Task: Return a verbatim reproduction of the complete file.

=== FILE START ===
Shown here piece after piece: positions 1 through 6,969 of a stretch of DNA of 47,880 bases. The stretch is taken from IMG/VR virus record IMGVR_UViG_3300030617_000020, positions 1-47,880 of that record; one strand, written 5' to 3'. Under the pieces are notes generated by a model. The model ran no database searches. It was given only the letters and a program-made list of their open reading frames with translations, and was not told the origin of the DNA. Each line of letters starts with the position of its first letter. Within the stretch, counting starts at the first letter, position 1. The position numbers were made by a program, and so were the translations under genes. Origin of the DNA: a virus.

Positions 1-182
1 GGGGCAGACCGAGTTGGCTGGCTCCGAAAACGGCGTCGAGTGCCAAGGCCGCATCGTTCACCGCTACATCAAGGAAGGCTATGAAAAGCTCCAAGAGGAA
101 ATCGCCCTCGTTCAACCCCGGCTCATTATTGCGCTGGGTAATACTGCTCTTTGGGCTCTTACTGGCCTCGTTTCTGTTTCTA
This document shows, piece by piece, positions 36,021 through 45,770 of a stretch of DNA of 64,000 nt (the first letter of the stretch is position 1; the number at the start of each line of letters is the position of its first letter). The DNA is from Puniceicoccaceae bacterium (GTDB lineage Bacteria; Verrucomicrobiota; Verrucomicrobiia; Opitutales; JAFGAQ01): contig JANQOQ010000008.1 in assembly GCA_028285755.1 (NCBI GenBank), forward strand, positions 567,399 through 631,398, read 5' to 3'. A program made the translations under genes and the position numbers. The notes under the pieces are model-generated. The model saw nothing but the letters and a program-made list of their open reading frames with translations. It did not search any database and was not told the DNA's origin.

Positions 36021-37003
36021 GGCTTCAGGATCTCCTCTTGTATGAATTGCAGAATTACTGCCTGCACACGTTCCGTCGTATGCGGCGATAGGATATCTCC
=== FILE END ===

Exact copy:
Shown here piece after piece: positions 1 through 6,969 of a stretch of DNA of 47,880 bases. The stretch is taken from IMG/VR virus record IMGVR_UViG_3300030617_000020, positions 1-47,880 of that record; one strand, written 5' to 3'. Under the pieces are notes generated by a model. The model ran no database searches. It was given only the letters and a program-made list of their open reading frames with translations, and was not told the origin of the DNA. Each line of letters starts with the position of its first letter. Within the stretch, counting starts at the first letter, position 1. The position numbers were made by a program, and so were the translations under genes. Origin of the DNA: a virus.

Positions 1-182
1 GGGGCAGACCGAGTTGGCTGGCTCCGAAAACGGCGTCGAGTGCCAAGGCCGCATCGTTCACCGCTACATCAAGGAAGGCTATGAAAAGCTCCAAGAGGAA
101 ATCGCCCTCGTTCAACCCCGGCTCATTATTGCGCTGGGTAATACTGCTCTTTGGGCTCTTACTGGCCTCGTTTCTGTTTCTA
This document shows, piece by piece, positions 36,021 through 45,770 of a stretch of DNA of 64,000 nt (the first letter of the stretch is position 1; the number at the start of each line of letters is the position of its first letter). The DNA is from Puniceicoccaceae bacterium (GTDB lineage Bacteria; Verrucomicrobiota; Verrucomicrobiia; Opitutales; JAFGAQ01): contig JANQOQ010000008.1 in assembly GCA_028285755.1 (NCBI GenBank), forward strand, positions 567,399 through 631,398, read 5' to 3'. A program made the translations under genes and the position numbers. The notes under the pieces are model-generated. The model saw nothing but the letters and a program-made list of their open reading frames with translations. It did not search any database and was not told the DNA's origin.

Positions 36021-37003
36021 GGCTTCAGGATCTCCTCTTGTATGAATTGCAGAATTACTGCCTGCACACGTTCCGTCGTATGCGGCGATAGGATATCTCC